Photos: Bulgarian Bride Markets

Mar 13, 2014 at 11:07 AM ET

Dinko Yordanov Atanasov, 23, is tall, dark and handsome—and he’s in the market for a wife. On a cold, cloudy day in Bulgaria, he’s joined the annual gathering of the Kalaidzhi clan, a Roma subgroup, to meet a girl. If things go well between them, he will have to negotiate a bride price with her father.

“It would be nice if they would stop asking for money,” he says, “but without the money, it’s not going to happen.”

The Kalaidzhi are traditional tinsmiths, who used to travel the countryside repairing copper pots. These days, they are more likely to repair car parts or do itinerant work building gutters and working in construction. Living a semi-nomadic lifestyle keeps them separate from their clan. Still, they hold tight to traditional values—like marrying a young virgin from the same group.

Pretty girls, especially light-skinned ones with blue eyes, are highly prized, which explains the proliferation of white makeup and dyed hair amongst the girls, ages 16 and older, gussied up and looking to find a husband.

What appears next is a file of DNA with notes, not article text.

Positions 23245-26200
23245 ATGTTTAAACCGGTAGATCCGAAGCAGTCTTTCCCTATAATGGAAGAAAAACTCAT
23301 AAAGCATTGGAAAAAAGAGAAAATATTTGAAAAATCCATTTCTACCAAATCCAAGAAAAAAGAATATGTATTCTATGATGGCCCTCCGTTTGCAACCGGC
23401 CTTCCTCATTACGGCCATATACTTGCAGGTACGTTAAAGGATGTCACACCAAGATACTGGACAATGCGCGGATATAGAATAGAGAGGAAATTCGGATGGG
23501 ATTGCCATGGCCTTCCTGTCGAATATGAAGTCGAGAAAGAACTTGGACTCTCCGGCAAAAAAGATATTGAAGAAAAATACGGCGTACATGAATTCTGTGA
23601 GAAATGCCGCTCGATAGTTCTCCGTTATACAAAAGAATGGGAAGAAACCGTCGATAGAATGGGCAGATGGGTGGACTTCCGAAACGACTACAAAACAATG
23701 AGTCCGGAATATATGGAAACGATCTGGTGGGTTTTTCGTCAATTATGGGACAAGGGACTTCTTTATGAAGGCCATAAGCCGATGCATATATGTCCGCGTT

In past years, the festival took place on a village field and featured a DJ blasting gypsy pop music, lots of dancing, beer and grilled sausages, but this year they have gathered instead at a grim parking lot behind the city bus station.

One woman says that due to the crisis, they couldn’t hire a DJ.

Bride prices used to be more than $7,000, back when Kalaidzhi men were successfully working in Greece and returning with sports cars and pockets stuffed with euros. These days, a man can usually convince his intended’s family to accept $5,000 for a pretty virgin, or less for an older woman or divorcée.

Marika, a 26-year-old recently divorced mother, says she just came to celebrate the holiday. But with her high-heeled boots, tight jeans and lavender eyeshadow, it’s clear she has another goal. She says coyly, “If I have luck, then why not?”

The young girls dress in the style of Bulgarian pop stars, while their mothers wear traditional velvet dresses and headscarves.

“I don’t like this kind of tradition,” says Mitko Kostadinov, 33, adding that he is looking for a kind-hearted woman after his first marriage failed.

“Why should I have to pay for wife? It’s stupid,” he says. “She’s no animal.” Still, he came prepared to pay up to $1,400, money saved up from working as a roofer.

A few hours later, Kostadinov is nervously spitting sunflower seeds and keeping a close watch on Yanka, a 26-year-old peroxide blonde with crooked teeth and a shy, kind-hearted smile.

“I met her five or six years ago, but I married another girl,” he says. “My heart is still there for her.”